Alessandro Ludovico on Tue, 21 Sep 2004 17:04:46 +0200 (CEST)

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<nettime> Free online exchange, death threat to consumerism.

originally published in:

Free online exchange, death threat to consumerism.

Alessandro Ludovico

One of the most utopic aim is the definitive defeating of the consumerism 
model. This is really a scaring perspetive for any big-size business based 
on how economic actually works. But there are some new and efficient 
efforts starting to develop alternative practices that network people 
together, letting them share needs, goods and time. It's an almost 
spontaneous reacting to the pyramidal scheme of production > marketing > 
consume > waste that sound very promising for a better future.

The first, and probably most precious resource that is possible to share 
is time, so a quite successfull effort is the the exchange of free time. 
In Italy this practice, mediated by public institutions is called 'La 
Banca del Tempo (the Bank of Time)'. You donate one hour of your time 
doing something useful for somebody else (teach a foreign language, paint 
a wall, etc.) and you'll receive something by someone else who'll spend 
one hour too (cooking a cake for you, fixing your bike, etc). You'd even 
ask for something specific. It works on on a 'points' based system: you 
get points everytime you do something, and your points amount let you 
request acts or things offered by others. It's an invisible network that 
makes time free from a quantified economic value, testing a different type 
of economics. There are voluntary based organization in USA and Europe 
that just support this exchange preventing it from abuse. The free 
exchange of goods got also some hardcore net savvy supporters. Why trash 
things in the wasting cycle?

The Worldwide Freecycle Network [] is a net that 
founds on two principles: exchange things for free and do it locally. It 
is built around mailing lists where people tell about objects they want to 
give or would like to have. It's a surplus sharing, self-organized and 
spontaneous, and it's working fine in many U.S. cities and abroad 
(Singapore, Tokyo, Sheffield, Vancouver, Melbourne, Adelaide, London, 
Mumbai, Delhi and Bangalore, now). On the high-tech side the Italian 
Hacklabs (the nation scattered and squatted hacker laboratories) had 
always organized some hardware exchange, trading used and old pieces of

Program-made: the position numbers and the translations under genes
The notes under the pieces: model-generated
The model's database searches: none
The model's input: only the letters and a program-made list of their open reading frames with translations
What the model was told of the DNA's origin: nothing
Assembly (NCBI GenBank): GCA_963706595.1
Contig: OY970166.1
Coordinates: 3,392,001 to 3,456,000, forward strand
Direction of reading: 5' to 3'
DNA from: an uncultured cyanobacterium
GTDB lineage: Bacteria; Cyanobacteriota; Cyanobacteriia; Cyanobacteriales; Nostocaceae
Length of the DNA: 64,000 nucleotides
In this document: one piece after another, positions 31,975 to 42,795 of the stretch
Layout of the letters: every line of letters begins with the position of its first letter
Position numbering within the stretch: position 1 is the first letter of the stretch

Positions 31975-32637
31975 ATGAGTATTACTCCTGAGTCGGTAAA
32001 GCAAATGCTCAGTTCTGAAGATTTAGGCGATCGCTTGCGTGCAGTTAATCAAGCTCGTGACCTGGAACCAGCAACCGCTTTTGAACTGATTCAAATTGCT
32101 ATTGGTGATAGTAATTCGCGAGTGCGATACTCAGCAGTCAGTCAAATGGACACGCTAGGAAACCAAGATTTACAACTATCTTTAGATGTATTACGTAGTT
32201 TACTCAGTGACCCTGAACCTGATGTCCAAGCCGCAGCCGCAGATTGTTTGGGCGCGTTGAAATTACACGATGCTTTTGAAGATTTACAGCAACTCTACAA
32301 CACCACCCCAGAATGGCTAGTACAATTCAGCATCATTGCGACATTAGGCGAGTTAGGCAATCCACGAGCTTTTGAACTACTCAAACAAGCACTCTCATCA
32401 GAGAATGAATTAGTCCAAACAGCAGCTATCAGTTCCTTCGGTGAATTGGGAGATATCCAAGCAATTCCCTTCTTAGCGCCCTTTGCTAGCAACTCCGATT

computer hardware, often bringing back to life what is the symbol of 
obsolete technology. Restricting the field to books and cds Swappingtons 
[] is a community site, that uses the same 'points' 
mechanism, awarding people who give this kind of stuff to others. You give 
a book/cd and then receive some points, that let you ask a cd or another 
book for the same amout of points. More spontaneous and fate-related is 
the BookCrossing practice [] whose aim is to 
establish a free and ubiquitous worldwide library. It consists in 
'releasing' a book you want tho share with anybody else in public places, 
telling people where to get it. Labelling books with their ID system let 
people find titles and to know comments by other readers (by email sent to 
the ID owner) who pick up and then release again your book. There are even 
some business based on network of communities that want to share, not just 
to buy/sell/trash. Think at Ebay. Scrolling its listings anybody'd find 
lots of goods that are almost free, but sold at symbolic prices. And 
similary to Swappingtons, but more focused on borrowing stuff is of the 
most recent web business of this kind: MediaChest 
[], an online infrastructure that let you share 
your personal collection of books, cds, dvds and games. It's a sort of 
friend-of-a-friend (FoF) network for the borrowing of goods, a system to 
keep in touch with unknown people through the same interest in some kind 
of cultural stuff. All these efforts draw a possible reshaping of the 
consumer society in something new, that recycles, share and donate. This 
is one the most appealing starts for a different economics, aimed at 
connecting people, letting them share personal properties (including some 
time of their life) and stating a death threat to the broadcasted consumer 


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